Annals of Internal Medicine
Screening for Vitamin D Deﬁciency: Is the Goal Disease Prevention or Full Nutrient Repletion?
ince its founding, the U.S. Preventive Services Task Force (USPSTF) has sought to provide a ﬁrm evidential base for early detection strategies, evaluating such screening methods as mammography and prostatespeciﬁc antigen testing. Although it has also evaluated a few interventions, its predominant focus has been testing for markers that identify persons at risk who are likely to beneﬁt from preventive action. Only recently has the USPSTF ventured into the ﬁeld— or perhaps the mineﬁeld— of nutrition, a territory distant from screening tests and risk assessment, with different and unfamiliar landmarks. In this issue, the USPSTF presents its conclusions on testing for vitamin D deﬁciency (1), reporting that it was unable to ﬁnd evidence for or against such testing. It noted that one of the likely reasons was the absence of a scientiﬁc consensus on both the level of vitamin D status that should be judged “deﬁcient” and what the measurable manifestations of deﬁciency might be. These are also issues for many other nutrients, such as folate, ascorbate, calcium, and protein. Vitamin D may have seemed to offer a way out of this confusion because serum 25-hydroxyvitamin D [25-(OH)D] concentration is generally recognized as one of the best indices of status for any of a broad array of nutrients. Also, it is now readily measurable and widely utilized. One of the reasons its promise has not been realized is that most studies of vitamin D efﬁcacy have used a disease-avoidance model, which is the standard approach used by the Institute of Medicine (IOM) for most nutrients (2). Furthermore, disease prevention is the explicit focus of the USPSTF. Nevertheless, the IOM and USPSTF approaches effectively equate health with the absence of disease, an equivalence that nutritionists have long rejected. Instead, nutritionists focus on full nutrient repletion when possible. The inevitable gap between disease prevention and nutrient repletion is still largely unexplored territory. For many nutrients, it can be surprisingly wide, as suggested in this case by studies of the intake required to provide vitamin D in human breast milk in quantities sufﬁcient to meet the needs of infants (3). The IOM's adult requirement for vitamin D is 600 IU/d (4), which is judged to be sufﬁcient to protect against osteoporotic fracture. In contrast, quantitative and empirical evidence indicates that vitamin D intake from breastfeeding needs to be approximately 6000 IU/d (3, 5). Although high compared with the adult recommendation, such an intake almost exactly reproduces the measured vitamin D status of contemporary Africans leading ancestral lifestyles (6). Such populations provide perhaps our best window on vitamin D levels prevailing during the millennia over which human physiology was adapted to its environment by natural selection.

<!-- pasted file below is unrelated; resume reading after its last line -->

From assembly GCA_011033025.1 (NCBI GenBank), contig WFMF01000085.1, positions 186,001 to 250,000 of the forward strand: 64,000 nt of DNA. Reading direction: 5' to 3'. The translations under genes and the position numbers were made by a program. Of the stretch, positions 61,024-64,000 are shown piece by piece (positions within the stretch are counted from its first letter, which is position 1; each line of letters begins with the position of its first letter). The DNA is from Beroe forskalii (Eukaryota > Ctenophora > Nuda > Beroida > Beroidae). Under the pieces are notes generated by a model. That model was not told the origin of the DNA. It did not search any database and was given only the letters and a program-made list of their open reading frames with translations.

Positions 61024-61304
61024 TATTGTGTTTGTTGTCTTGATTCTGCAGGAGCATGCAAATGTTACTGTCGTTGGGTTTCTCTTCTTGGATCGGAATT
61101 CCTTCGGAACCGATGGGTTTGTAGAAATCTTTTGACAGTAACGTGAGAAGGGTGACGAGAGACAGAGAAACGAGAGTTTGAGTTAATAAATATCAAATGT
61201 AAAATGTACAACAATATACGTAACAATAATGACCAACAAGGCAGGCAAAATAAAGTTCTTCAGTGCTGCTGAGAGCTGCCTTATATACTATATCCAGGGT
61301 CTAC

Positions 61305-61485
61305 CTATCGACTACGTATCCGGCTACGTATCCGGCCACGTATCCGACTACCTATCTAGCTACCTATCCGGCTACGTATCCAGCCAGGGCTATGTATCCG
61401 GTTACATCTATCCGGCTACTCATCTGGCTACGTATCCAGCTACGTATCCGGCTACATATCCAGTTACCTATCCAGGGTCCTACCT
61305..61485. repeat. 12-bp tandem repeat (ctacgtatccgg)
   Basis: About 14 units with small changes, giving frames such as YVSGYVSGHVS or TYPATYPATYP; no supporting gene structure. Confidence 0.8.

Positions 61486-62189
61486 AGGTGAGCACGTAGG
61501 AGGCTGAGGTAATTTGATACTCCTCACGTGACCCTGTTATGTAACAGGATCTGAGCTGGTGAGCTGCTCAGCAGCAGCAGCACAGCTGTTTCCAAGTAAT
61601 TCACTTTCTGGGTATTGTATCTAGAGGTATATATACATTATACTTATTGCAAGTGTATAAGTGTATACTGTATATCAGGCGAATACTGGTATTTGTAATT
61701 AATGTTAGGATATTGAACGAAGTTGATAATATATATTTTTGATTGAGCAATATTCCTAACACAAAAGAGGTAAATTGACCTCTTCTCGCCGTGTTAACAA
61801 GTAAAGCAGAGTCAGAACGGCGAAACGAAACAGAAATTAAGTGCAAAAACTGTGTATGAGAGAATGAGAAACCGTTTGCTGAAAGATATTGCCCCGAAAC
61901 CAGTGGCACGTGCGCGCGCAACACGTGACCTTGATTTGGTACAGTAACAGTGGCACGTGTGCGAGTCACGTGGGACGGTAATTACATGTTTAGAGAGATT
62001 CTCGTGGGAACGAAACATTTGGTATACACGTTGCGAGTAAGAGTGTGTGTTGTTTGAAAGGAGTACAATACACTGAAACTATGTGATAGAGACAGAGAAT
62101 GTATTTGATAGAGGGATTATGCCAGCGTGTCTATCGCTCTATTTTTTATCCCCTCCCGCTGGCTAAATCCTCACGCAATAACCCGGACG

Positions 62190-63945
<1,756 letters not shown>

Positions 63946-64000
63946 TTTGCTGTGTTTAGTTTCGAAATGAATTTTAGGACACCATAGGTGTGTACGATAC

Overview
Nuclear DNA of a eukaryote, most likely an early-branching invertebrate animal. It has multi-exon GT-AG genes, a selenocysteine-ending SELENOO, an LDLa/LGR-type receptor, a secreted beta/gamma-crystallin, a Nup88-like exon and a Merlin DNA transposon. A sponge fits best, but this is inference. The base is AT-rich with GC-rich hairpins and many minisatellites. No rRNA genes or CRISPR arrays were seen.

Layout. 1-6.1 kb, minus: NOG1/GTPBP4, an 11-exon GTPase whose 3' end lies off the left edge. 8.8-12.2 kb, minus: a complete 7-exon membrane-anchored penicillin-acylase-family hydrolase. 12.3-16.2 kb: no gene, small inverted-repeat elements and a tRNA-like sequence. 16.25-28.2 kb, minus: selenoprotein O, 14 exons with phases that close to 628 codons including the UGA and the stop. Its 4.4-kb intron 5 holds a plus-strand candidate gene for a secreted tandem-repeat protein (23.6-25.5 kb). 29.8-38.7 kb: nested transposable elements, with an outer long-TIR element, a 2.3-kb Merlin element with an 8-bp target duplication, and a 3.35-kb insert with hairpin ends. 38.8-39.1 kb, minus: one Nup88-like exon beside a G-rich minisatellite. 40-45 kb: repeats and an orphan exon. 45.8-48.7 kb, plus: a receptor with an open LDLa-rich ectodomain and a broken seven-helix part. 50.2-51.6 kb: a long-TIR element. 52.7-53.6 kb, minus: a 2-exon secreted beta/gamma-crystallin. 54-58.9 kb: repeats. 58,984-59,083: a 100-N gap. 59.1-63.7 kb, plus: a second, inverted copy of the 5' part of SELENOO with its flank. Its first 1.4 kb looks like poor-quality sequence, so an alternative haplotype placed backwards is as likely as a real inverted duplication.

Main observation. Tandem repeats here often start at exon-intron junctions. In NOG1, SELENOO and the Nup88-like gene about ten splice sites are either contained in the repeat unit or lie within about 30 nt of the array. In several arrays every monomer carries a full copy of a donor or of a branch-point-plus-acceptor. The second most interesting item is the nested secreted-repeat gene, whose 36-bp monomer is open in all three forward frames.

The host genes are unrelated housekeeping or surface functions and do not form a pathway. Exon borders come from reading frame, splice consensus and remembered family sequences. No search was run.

This article was published online ﬁrst at www.annals.org on 25 November 2014. 144 © 2015 American College of Physicians